Oregon Employment Department
A classic furniture store marketing approach is to hold “going out of business” sales to attract furniture shoppers hoping to find bargains amidst the ruin of a failing business. More than one observant shopper has noticed perpetual going out of business sales at certain locations, leading them to wonder if the owners of the store ever intended to close their doors for good. But is the “always going out of business” cliché true?
The cliché is certainly no longer true in Oregon. Since 2008, it has been illegal to conduct an endless going out of business sale in Oregon. In what seems like ironic timing, a lot of furniture stores actually did go out of business soon after that law took effect. That’s not because of the law, but because of the sharp downturn in the housing market.
Oregon, relative to the size of its economy, is the leader in dedicated furniture stores employment in the west. Oregon’s concentration of employment at furniture stores is 9 percent above the national average. Washington and California, despite employing more people in their larger furniture stores industries, have concentrations 18 percent and 8 percent below the national average. Idaho’s employment concentration is slightly below the national average, while Nevada’s concentration is equal to the national average.
Relative employment concentration in a certain industry, measured using location quotients, are often used to indicate industries that are exporting from the region. An industry with a higher than average concentration of employment relative to the nation is thought to have more workers than needed to serve the population of the state, and is therefore likely providing goods and services to people outside the state. In that sense, Oregon can be thought of as an “exporter” of retail furniture sales.
Furniture stores, like any industry related to the housing market, were hit especially hard by the recession. The number of furniture stores in Oregon peaked at 435 in early 2008. Two years later there were 365 furniture stores left and the number of stores remained close to that level through 2011, before dropping another dozen stores in early 2012. By the spring of 2012, there were 349 furniture stores left in Oregon, 86 fewer than there were at the beginning of the recession.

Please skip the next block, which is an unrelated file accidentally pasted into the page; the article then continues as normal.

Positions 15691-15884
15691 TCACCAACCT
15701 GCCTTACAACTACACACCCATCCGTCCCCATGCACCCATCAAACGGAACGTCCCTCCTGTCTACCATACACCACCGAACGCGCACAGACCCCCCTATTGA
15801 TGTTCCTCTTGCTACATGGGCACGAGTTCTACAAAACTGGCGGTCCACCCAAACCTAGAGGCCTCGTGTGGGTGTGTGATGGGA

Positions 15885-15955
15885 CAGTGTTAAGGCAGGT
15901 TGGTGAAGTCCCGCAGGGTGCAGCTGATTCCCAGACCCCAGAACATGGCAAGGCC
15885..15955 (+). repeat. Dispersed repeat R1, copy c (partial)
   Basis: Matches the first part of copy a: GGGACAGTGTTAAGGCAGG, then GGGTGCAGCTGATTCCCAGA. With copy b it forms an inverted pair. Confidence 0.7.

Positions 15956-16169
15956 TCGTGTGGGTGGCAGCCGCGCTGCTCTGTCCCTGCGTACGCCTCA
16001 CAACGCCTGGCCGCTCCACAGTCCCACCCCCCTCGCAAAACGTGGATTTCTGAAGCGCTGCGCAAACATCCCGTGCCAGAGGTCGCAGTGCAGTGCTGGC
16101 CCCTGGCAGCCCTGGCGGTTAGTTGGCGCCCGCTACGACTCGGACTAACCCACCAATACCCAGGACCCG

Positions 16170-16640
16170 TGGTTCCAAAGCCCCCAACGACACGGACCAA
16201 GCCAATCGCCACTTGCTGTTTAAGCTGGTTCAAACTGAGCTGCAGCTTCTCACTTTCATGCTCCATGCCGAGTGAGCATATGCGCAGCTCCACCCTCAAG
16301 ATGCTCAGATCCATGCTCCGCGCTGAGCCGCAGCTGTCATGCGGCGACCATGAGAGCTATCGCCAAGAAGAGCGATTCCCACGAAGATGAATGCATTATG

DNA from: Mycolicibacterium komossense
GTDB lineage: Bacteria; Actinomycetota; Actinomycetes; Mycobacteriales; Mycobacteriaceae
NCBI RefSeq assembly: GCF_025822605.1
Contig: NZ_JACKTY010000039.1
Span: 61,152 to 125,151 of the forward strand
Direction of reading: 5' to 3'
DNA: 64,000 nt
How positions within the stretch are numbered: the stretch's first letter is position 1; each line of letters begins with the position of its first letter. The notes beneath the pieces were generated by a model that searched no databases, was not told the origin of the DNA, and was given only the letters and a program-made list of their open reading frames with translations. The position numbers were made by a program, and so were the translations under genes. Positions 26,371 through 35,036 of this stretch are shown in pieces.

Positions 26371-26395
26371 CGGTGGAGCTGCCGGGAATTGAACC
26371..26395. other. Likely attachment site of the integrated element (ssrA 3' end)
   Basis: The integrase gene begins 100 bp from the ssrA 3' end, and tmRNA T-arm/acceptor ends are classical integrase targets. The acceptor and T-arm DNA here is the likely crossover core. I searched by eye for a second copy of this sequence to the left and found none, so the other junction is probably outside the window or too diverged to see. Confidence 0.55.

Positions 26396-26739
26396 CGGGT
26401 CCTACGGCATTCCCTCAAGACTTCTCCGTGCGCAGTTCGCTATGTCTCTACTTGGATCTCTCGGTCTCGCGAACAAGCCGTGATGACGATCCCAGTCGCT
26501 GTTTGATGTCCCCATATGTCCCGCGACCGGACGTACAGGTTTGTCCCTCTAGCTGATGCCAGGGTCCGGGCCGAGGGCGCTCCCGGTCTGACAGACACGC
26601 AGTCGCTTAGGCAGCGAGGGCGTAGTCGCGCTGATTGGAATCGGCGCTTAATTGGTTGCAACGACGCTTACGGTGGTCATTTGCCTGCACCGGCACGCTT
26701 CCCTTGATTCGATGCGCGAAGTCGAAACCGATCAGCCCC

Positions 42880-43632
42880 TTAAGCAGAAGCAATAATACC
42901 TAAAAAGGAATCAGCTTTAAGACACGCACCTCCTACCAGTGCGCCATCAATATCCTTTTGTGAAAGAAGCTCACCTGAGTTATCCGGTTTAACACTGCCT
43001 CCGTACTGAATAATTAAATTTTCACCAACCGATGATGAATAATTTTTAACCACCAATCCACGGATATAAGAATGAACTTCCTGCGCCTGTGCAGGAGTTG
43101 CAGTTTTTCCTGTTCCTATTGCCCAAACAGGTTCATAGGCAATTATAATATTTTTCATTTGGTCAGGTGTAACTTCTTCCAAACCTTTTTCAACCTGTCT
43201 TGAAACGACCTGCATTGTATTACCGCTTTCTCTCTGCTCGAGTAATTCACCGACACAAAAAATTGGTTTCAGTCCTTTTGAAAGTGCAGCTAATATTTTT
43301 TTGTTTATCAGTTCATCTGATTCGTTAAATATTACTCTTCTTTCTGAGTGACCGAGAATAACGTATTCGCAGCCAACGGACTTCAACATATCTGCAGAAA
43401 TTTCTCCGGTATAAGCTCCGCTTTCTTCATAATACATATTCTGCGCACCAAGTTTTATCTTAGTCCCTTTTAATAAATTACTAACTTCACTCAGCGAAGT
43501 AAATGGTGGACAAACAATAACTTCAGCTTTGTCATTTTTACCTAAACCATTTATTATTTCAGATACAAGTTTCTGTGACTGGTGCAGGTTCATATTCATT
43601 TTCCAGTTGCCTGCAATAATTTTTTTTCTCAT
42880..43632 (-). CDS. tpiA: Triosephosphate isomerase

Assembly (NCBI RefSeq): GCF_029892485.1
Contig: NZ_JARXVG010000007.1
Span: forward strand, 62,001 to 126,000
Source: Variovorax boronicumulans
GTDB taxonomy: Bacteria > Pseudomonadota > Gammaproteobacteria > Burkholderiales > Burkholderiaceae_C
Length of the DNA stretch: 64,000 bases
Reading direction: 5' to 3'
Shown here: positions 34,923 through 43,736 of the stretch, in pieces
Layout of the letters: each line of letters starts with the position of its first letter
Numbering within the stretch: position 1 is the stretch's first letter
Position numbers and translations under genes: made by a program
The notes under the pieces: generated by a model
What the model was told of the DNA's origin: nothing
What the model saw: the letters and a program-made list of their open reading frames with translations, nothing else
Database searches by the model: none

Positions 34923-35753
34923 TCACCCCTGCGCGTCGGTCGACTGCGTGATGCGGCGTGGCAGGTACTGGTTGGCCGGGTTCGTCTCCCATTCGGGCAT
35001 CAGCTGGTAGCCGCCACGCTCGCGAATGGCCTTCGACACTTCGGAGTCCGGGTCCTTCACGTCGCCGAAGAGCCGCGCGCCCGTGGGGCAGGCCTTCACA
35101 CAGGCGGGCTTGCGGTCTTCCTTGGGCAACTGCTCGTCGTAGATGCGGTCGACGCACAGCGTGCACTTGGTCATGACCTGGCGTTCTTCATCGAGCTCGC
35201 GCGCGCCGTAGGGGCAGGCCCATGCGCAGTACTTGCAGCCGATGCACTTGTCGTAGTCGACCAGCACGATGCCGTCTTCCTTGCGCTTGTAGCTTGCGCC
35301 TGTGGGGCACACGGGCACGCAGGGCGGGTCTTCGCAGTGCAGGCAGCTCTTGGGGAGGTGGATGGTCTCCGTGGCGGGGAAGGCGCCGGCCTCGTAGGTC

The number of people working in Oregon’s furniture stores reached a high of 4,353 in December 2007 before store closures and cutbacks whittled the number down to just 2,802 in early 2012 (Graph 1). By the first half of 2012 furniture stores employed the fewest number of workers since 2001 (the earliest year for comparable records).
Furniture stores are now less busy or managing to get by with fewer workers. The average number of employees per store fell from 10 in 2007 to eight in 2011.
The average furniture store worker earns slightly more than the average retail worker. The average pay at furniture stores was $29,123 in 2011, compared with $26,296 for all retail workers – although the averages do not account for differences in the number of hours worked. Payroll at Oregon’s furniture stores totaled $84.2 million in 2011.
Not surprising given the recent job losses in the industry, employee turnover (both voluntary and forced) at furniture stores has historically been a little more tumultuous than the retail sector as a whole. Quarterly turnover rates at Oregon furniture stores averaged 9.8 percent in 2011, compared with 8.6 percent for the entire retail sector. Turnover rates average 9.2 percent across Oregon’s private sector.
Just how prevalent perpetual going out of businesses sales were at Oregon’s furniture stores is unknown, but the marketing tactic is now history. Since 2008, it has been illegal to conduct an endless going out of business sale, also known as a “sham sale” in Oregon. That includes any sale description suggesting price reduction due to the imminent closure of the business. Any business that holds or advertises a going out of business sale must file a notice of the sale with the Secretary of State, unless the sale is conducted as part of a court-ordered bankruptcy or receivership.
The rule applies to all businesses. Since it took effect, 35 furniture stores have filed notices of intent to conduct going out of business sales in Oregon (Graph 2).
Retail sales at furniture stores have improved nationally in 2012. Cumulative sales through September were up 7.8 percent compared with 2011. That is well above the 3.3 percent sales increase among the broader group of general merchandise, apparel and accessories, furniture, and other retail sales group.
Similar sales data are not available for Oregon, but sales are likely to increase as the housing market recovers because people are going to need furniture to fill their new homes. Hopefully this means fewer going out of business sales in the future.
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